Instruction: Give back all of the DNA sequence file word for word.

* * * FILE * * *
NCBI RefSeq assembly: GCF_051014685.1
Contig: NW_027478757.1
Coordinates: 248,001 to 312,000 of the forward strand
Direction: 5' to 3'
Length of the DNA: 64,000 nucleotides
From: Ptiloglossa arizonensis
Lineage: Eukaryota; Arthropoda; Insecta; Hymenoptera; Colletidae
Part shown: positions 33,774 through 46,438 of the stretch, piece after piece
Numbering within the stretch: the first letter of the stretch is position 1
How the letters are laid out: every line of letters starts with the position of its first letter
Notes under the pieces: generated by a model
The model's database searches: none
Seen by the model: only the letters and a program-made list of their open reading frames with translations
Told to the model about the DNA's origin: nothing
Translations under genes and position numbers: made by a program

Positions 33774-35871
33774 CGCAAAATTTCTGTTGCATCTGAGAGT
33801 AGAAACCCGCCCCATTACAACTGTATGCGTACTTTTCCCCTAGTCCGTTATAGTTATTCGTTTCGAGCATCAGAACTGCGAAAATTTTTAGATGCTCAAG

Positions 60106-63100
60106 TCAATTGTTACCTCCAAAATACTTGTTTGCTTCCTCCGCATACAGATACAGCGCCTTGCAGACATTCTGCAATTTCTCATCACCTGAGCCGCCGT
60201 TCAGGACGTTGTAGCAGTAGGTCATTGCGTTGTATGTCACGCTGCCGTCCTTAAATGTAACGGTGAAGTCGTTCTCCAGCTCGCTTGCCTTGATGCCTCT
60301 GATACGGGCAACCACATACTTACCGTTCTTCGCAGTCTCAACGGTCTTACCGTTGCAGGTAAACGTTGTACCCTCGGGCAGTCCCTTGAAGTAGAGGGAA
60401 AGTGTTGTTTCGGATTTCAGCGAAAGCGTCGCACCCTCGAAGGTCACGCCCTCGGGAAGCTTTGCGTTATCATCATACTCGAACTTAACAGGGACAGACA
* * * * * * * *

NCBI RefSeq assembly: GCF_051014685.1
Contig: NW_027478757.1
Coordinates: 248,001 to 312,000 of the forward strand
Direction: 5' to 3'
Length of the DNA: 64,000 nucleotides
From: Ptiloglossa arizonensis
Lineage: Eukaryota; Arthropoda; Insecta; Hymenoptera; Colletidae
Part shown: positions 33,774 through 46,438 of the stretch, piece after piece
Numbering within the stretch: the first letter of the stretch is position 1
How the letters are laid out: every line of letters starts with the position of its first letter
Notes under the pieces: generated by a model
The model's database searches: none
Seen by the model: only the letters and a program-made list of their open reading frames with translations
Told to the model about the DNA's origin: nothing
Translations under genes and position numbers: made by a program

Positions 33774-35871
33774 CGCAAAATTTCTGTTGCATCTGAGAGT
33801 AGAAACCCGCCCCATTACAACTGTATGCGTACTTTTCCCCTAGTCCGTTATAGTTATTCGTTTCGAGCATCAGAACTGCGAAAATTTTTAGATGCTCAAG

Positions 60106-63100
60106 TCAATTGTTACCTCCAAAATACTTGTTTGCTTCCTCCGCATACAGATACAGCGCCTTGCAGACATTCTGCAATTTCTCATCACCTGAGCCGCCGT
60201 TCAGGACGTTGTAGCAGTAGGTCATTGCGTTGTATGTCACGCTGCCGTCCTTAAATGTAACGGTGAAGTCGTTCTCCAGCTCGCTTGCCTTGATGCCTCT
60301 GATACGGGCAACCACATACTTACCGTTCTTCGCAGTCTCAACGGTCTTACCGTTGCAGGTAAACGTTGTACCCTCGGGCAGTCCCTTGAAGTAGAGGGAA
60401 AGTGTTGTTTCGGATTTCAGCGAAAGCGTCGCACCCTCGAAGGTCACGCCCTCGGGAAGCTTTGCGTTATCATCATACTCGAACTTAACAGGGACAGACA